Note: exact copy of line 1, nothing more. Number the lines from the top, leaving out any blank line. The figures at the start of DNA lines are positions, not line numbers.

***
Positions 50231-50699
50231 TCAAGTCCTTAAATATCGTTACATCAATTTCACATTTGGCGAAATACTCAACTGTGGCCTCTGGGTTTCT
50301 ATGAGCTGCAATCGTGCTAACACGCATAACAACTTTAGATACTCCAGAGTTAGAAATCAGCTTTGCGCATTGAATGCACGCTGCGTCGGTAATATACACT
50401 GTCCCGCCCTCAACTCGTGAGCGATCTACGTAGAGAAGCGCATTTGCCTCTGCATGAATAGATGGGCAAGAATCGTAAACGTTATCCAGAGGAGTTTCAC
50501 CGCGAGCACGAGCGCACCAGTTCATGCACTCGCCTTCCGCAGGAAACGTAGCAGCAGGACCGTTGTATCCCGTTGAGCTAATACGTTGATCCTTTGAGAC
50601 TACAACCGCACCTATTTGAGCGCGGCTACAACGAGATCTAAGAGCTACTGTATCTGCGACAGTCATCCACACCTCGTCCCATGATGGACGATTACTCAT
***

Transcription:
Positions 50231-50699